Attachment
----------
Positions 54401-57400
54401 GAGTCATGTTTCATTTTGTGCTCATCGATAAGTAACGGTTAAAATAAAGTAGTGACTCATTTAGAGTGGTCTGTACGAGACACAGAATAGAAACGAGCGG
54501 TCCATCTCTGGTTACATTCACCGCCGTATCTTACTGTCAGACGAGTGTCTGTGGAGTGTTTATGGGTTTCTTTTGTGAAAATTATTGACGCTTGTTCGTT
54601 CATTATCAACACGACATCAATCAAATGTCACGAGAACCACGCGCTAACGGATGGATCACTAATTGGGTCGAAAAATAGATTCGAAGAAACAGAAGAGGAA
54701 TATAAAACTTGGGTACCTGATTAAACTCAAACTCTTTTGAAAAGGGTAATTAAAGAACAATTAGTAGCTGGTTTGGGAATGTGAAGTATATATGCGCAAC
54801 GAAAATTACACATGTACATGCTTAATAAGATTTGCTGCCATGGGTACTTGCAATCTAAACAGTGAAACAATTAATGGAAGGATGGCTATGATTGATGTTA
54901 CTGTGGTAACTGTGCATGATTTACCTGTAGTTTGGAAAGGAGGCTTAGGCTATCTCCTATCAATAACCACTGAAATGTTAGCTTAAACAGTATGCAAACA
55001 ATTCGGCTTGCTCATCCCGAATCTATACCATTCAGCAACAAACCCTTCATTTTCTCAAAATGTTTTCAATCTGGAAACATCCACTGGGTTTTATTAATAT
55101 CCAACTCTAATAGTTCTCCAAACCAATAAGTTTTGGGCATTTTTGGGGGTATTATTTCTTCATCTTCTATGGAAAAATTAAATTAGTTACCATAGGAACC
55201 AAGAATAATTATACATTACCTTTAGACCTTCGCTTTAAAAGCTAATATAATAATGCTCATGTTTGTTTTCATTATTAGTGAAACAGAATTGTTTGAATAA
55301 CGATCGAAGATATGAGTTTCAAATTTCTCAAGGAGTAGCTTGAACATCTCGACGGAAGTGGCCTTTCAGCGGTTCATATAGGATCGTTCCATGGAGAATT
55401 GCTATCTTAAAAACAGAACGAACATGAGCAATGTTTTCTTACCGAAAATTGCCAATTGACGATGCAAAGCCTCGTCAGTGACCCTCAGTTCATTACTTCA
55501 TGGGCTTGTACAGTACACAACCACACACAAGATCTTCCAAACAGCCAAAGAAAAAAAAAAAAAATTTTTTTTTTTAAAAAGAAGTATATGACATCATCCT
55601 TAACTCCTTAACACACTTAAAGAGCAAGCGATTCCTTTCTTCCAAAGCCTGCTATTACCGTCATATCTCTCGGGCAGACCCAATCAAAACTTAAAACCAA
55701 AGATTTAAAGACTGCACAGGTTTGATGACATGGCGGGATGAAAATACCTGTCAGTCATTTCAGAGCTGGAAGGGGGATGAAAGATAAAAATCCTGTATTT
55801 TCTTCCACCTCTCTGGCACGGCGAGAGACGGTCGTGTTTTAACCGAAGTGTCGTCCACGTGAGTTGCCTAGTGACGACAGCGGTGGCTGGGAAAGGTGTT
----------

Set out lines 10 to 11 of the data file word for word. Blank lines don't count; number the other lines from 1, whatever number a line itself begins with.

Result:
55201 AAGAATAATTATACATTACCTTTAGACCTTCGCTTTAAAAGCTAATATAATAATGCTCATGTTTGTTTTCATTATTAGTGAAACAGAATTGTTTGAATAA
55301 CGATCGAAGATATGAGTTTCAAATTTCTCAAGGAGTAGCTTGAACATCTCGACGGAAGTGGCCTTTCAGCGGTTCATATAGGATCGTTCCATGGAGAATT